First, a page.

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gottfried bechtold, spitz
gottfried bechtold, spitz
gottfried bechtold, spitz
gottfried bechtold, spitz
gottfried bechtold, spitz

gottfried bechtold



Although the term "cone" may be correct in a geometric sense, the sculpture rather reminds us of a calligraphic brush stroke, or a needle that tapers off to a point (a form which Bechtold has used often). Without its surroundings, the object has no story to tell. It is minimalistic and thus self-referential. By interacting with its environment, it becomes charged with information beyond materiality and form. Using this dualism as a basis, Gottfried Bechtold gave the cone a counterpart in the form of a stone Athena statue, looking at it from the other side of the towpath. She tells her own story as the goddess of wisdom and tactical warfare; the patron goddess of poets, philosophers, artists, and craftsmen; and the guardian of knowledge. The artist has made a double intervention here: He took this nineteenth-century sculpture – a gift to the community that has been standing here for many years – and turned it, so that Athena is facing the cone. He redirected her gaze and highlighted her eyes and the book in her hand by coating them in bronze. As a result, the installation reveals many layers of meaning. Bechtold positioned the cone subtly, but unmistakably, in relation to the historical sculpture, thus creating a kind of dialogue between the present and past. Through this confrontation, the space between the artefacts becomes part of the installation in the form of an immaterial sculpture, while time becomes accessible through space. At the same time, he reformulates the question of whether artworks refer only to themselves, or if they also refer to the world around them. By joining iconic and narrative thought in one of his “new alloys,” Bechtold seems to offer a refreshing solution for everyone still under the spell of dialectics – that both can be the case at the same time.

Gottfried Bechtold, whose career has transgressed all genres since the end of the 1960s, is one of the few early Austrian conceptual artists. Internationally, he has also made a significant contribution to pushing the envelope of the notion of sculpture. Already in 1972, he realized the work 100 Tage Anwesenheit in Kassel (100 Days on Location in Kassel), in which the artist appeared at different public places in Kassel for the entire duration of documenta 5, thus declaring the immaterial performance and the act itself a sculpture. In his more recent works, Bechtold continues to explore the limits of artistic action in a seemingly effortless manner, sometimes even referring to older works. His drawing Von Spitz bis Stumpf (From Pointy to Blunt) from 1972 comes to mind (because of the “Spitz” association). It is an unbroken, curved pencil line that crosses the sheet of paper from left to right, increasing in thickness as it progresses toward the lower edge: a perfect example of just how essential wordplay is in Bechtold’s work.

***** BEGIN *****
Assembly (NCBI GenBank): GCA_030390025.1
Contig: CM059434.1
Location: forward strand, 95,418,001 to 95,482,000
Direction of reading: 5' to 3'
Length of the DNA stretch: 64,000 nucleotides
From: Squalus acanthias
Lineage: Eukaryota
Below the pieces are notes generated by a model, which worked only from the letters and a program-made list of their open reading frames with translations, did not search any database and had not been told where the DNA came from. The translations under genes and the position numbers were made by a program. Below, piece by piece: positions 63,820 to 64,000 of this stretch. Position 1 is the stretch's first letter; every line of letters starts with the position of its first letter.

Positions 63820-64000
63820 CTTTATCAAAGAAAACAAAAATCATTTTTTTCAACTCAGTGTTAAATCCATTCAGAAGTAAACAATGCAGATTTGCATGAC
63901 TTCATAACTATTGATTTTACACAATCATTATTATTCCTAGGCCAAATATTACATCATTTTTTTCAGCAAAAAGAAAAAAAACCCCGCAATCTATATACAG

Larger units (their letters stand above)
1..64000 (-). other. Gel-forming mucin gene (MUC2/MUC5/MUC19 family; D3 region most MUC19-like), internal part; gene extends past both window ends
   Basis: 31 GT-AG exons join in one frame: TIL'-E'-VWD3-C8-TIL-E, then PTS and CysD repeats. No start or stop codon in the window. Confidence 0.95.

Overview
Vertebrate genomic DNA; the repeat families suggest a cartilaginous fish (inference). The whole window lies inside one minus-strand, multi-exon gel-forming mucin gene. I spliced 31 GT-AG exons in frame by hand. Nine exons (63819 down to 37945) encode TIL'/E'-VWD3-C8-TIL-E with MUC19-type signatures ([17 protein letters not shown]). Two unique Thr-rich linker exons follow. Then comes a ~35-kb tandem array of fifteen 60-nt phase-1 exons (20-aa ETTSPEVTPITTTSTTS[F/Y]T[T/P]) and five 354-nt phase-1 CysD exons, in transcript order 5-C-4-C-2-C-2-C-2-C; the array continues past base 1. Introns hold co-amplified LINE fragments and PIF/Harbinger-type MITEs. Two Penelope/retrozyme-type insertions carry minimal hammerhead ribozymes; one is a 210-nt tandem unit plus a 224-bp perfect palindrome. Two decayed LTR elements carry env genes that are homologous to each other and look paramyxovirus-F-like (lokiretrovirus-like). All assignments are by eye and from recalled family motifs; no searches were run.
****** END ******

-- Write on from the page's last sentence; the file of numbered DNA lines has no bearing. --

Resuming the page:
Gottfried Bechtold makes real history visible with his installation in the Wachau region, but through his intervention, he also invents a fictive history in which he plays with location and language in an allusion to the future. The town of Spitz thus gets a “point” (Spitz), while we are reminded in an ironic, even a self-ironic, twist that historiography is always a construction that depends on personal and contemporary views.
(Cornelia Offergeld)
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